Defendants seek dismissal of the complaint on numerous grounds. "There is no common law cause of action based upon a denial of staff privileges by a private hospital." (Moallem v Jamaica Hospital, 264 AD2d 621, 622, citing Leider v Beth Israel Hosp. Assn., 11 NY2d 205,208-209). "In 1972, Section 2801-b of the Public Health Law was enacted to limit the common-law rule that immunized a private hospital's action from judicial scrutiny." (Moallem v Jamaica Hospital, supra, at p. 622, citing L. 1972, ch. 284; Matter of Fritz v Huntington Hosp., 39 NY2d 339,344,345). "Where a cause of action is based upon an allegedly wrongful denial of hospital privileges, the aggrieved physician is limited to injunctive relief under [Public Health Law] § 280 1-c and is barred by [Public Health Law] §2801-b from maintaining an action for damages." (Moallem v Jamaica Hospital, supra, at p. 622, citing Wee v City of Rome, 233 AD2d 876; Chuz v St. Vincent's Hosp., 186 AD2d 450,451; see also, Gelbard v Genesee Hosp., 87 NY2d 691, 696; Indemini v Beth Israel Medical Center, 309 AD2d 651; Mason v Central Suffolk Hospital, 305 AD2d 556). And, ')udicial review is available only by way of an action for an injunction pursuant to Public Health Law § 280 l-c following completion of the investigation of the Public Health Council pursuant to Public Health Law §2801-b." (Indemini v Beth Israel Medical Center, supra, citing Gelbard v Genesee Hosp., supra, at p. 696). Moreover, "the grievance process set out at Public Health Law §2801-b cannot be avoided 'simply by asserting a breach of contract claim, or prima facie tort and defamation claims." (Solomon v Beth Israel Medical Center, 248 AD2d 118, citing Gelbardv Genesee Hosp., supra, at p. 697; Falk v Anesthesia Assocs., 228 AD2d 326, 330, lv dism., 89 NY2d 916). "Distinctions based on the cause of action asserted have been discarded in favor of a 'bright line' rule that, if a physician seeks reinstatement of hospital privileges, the court is without jurisdiction to consider that issue until the Public Health Council reviews the matter and makes its findings, which—because of its special expertise—constitute prima facie evidence of the facts found therein in any subsequent action (quotations omitted)." (Indemini v Beth Israel Medical Center, supra, citing Gelbard v Genesee Hosp., supra, at p. 695, citing 211 AD2d 159, 165).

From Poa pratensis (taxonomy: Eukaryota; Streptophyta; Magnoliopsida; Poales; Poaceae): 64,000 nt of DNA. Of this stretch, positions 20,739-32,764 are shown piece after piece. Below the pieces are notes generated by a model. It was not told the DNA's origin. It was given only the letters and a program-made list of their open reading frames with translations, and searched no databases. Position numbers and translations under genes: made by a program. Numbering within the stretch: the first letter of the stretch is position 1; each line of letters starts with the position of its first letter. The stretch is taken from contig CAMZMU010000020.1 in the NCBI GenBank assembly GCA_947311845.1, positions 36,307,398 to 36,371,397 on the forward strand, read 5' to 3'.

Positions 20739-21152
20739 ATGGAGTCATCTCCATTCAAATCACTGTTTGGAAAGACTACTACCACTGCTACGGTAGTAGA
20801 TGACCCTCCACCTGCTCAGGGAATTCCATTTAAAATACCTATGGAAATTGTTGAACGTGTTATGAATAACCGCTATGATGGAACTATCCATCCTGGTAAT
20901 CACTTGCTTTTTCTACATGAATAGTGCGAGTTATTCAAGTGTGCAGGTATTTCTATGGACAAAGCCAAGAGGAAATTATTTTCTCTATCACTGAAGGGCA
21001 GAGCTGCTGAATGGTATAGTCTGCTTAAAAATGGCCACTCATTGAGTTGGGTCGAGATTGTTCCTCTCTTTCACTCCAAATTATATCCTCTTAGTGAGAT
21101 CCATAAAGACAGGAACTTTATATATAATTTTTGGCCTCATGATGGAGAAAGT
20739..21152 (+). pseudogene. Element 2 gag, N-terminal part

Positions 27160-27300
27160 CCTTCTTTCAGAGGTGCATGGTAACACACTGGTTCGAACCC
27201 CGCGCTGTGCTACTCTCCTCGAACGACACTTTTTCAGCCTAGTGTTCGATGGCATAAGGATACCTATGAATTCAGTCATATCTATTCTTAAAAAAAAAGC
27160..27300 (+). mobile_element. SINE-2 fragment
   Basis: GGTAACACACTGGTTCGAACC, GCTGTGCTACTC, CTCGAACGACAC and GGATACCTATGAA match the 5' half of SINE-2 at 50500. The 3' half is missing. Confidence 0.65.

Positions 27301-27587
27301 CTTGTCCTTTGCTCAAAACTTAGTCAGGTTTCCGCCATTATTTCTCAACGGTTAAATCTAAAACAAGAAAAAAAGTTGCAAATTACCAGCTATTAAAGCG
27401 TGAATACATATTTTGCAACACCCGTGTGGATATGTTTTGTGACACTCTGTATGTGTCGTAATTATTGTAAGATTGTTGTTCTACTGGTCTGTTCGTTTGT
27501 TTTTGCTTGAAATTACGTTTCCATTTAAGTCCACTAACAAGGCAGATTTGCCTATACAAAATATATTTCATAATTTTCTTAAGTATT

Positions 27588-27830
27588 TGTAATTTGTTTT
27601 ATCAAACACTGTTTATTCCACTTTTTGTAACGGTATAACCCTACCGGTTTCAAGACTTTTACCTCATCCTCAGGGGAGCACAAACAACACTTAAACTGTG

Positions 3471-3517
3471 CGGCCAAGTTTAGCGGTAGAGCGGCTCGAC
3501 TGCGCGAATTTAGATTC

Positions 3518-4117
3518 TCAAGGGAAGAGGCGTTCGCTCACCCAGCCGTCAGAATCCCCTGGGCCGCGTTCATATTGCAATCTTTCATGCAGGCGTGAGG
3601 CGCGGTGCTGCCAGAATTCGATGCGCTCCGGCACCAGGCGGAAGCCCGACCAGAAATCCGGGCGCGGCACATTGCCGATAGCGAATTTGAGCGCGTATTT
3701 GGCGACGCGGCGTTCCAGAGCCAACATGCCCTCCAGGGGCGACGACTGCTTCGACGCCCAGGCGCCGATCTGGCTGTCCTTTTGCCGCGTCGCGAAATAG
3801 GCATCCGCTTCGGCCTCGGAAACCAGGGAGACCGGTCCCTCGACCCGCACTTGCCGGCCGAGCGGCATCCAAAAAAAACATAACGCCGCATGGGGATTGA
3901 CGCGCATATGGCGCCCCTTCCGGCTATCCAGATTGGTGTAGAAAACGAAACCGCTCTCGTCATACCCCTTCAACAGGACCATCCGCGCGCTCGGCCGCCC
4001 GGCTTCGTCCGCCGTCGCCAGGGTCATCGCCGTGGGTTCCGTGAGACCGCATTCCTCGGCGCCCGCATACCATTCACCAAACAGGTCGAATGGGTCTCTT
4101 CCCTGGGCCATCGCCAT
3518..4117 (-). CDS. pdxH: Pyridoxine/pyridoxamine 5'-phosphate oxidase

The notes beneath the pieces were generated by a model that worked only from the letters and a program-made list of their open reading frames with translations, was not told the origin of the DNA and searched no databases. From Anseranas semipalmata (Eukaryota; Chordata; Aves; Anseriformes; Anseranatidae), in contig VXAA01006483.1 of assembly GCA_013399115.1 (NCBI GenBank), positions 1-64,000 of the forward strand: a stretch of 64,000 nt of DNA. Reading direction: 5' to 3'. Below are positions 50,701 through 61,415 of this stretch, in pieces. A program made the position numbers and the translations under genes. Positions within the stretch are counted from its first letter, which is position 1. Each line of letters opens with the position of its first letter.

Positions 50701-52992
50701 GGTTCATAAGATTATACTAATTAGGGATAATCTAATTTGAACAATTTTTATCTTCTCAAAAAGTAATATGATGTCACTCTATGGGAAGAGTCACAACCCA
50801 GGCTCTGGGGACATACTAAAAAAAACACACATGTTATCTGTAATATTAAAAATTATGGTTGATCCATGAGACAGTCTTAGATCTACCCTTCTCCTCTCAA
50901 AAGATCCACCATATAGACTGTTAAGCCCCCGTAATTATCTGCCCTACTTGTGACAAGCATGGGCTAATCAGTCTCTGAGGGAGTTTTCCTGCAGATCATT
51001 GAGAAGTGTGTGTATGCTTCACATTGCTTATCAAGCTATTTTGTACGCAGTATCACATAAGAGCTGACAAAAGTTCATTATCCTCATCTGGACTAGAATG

"The statutory requirement threshold PHC review is too important to be circumvented by artful pleading." (Gelbard v Genesee Hosp. supra, at p. 697)." These principles apply equally where, like here, hospital privileges have been limited. (Mason v Central Suffolk Hospital, supra).

As for Dr. Krigsman's request for permanent injunctive relief, again, he must exhaust his administrative remedies prior to bringing suit. (Gelbard v Genesee Hosp., supra; see also, Guibor v Manhattan Eye, Ear and Throat Hosp., Inc., 46 NY2d 736; Indemini v Beth Israel Medical Center, supra; Moallem v Jamaica Hospital, supra; Solomon v Beth Israel Medical Center, supra).

The motion is granted and the complaint is dismissed. It is, so Ordered.

Dated: April 20, 2004

________________________
Hon. John P. Dunne

ENTERED

MAY 03 2004.

This page was posted on February 16, 2009.